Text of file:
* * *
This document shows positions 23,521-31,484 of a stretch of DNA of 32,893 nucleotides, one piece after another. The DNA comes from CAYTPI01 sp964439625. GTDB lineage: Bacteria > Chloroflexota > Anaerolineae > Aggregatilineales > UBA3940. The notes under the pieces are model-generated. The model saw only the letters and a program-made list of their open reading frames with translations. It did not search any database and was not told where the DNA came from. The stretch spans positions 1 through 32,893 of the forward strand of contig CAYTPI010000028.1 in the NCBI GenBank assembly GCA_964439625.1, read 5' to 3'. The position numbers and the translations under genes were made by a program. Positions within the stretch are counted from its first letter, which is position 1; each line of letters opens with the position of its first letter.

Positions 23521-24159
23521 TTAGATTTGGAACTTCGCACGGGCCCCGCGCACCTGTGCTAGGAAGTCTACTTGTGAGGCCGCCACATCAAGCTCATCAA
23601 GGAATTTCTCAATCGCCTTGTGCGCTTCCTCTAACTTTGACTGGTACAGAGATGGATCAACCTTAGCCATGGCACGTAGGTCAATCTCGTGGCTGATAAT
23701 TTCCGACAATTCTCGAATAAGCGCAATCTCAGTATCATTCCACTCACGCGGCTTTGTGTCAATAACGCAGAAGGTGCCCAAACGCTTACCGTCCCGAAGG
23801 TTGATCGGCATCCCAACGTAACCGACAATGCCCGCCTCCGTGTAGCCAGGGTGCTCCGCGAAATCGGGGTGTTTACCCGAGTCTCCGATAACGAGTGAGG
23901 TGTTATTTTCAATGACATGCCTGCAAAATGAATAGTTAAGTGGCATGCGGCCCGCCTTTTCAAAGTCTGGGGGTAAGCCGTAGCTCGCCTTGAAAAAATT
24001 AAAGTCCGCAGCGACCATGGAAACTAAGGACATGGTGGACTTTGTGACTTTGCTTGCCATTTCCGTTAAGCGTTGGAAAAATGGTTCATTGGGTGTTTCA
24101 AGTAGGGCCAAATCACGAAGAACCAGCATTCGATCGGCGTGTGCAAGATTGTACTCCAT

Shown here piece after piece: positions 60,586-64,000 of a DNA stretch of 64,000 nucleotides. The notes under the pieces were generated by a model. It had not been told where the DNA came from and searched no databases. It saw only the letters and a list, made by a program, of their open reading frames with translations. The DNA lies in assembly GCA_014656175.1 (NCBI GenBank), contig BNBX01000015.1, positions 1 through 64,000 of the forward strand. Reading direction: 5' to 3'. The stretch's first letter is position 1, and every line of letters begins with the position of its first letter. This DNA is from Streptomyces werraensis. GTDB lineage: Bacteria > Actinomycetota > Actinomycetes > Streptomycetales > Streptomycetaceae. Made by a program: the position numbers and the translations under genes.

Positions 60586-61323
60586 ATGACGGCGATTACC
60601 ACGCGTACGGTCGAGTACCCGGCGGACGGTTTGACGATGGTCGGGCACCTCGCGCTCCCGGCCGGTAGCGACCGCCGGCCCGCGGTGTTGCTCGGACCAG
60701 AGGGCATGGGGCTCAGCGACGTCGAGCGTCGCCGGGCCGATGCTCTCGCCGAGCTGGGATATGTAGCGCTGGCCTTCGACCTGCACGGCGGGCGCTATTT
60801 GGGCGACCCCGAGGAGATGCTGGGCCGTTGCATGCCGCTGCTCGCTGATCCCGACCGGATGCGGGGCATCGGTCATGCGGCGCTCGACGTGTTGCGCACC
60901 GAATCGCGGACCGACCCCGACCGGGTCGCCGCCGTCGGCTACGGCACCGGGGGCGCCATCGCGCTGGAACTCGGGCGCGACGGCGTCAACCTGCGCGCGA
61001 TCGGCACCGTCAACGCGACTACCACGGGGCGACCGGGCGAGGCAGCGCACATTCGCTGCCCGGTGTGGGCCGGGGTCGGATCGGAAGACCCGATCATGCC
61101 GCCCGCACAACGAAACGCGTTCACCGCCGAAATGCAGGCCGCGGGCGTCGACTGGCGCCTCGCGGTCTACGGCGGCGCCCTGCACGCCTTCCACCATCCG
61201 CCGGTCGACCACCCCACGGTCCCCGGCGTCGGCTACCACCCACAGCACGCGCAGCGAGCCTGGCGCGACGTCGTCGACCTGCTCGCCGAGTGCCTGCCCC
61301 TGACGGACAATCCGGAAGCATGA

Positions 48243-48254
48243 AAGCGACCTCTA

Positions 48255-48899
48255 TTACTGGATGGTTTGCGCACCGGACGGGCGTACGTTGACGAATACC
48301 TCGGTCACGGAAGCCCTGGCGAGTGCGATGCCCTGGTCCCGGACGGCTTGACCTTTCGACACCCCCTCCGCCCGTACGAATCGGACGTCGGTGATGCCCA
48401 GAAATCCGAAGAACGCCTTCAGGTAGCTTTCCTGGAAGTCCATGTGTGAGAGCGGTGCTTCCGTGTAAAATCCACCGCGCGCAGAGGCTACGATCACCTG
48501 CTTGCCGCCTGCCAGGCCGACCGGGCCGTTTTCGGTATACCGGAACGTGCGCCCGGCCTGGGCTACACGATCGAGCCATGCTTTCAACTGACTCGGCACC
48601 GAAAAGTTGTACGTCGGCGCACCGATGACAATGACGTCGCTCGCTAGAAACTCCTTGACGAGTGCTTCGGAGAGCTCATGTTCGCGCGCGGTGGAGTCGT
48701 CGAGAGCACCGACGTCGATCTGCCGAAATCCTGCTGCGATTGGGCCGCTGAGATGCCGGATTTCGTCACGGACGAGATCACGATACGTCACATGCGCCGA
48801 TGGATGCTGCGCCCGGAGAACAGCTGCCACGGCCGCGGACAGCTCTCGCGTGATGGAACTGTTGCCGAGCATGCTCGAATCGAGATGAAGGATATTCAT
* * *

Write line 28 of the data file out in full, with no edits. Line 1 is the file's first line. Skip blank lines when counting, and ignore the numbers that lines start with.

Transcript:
48601 GAAAAGTTGTACGTCGGCGCACCGATGACAATGACGTCGCTCGCTAGAAACTCCTTGACGAGTGCTTCGGAGAGCTCATGTTCGCGCGCGGTGGAGTCGT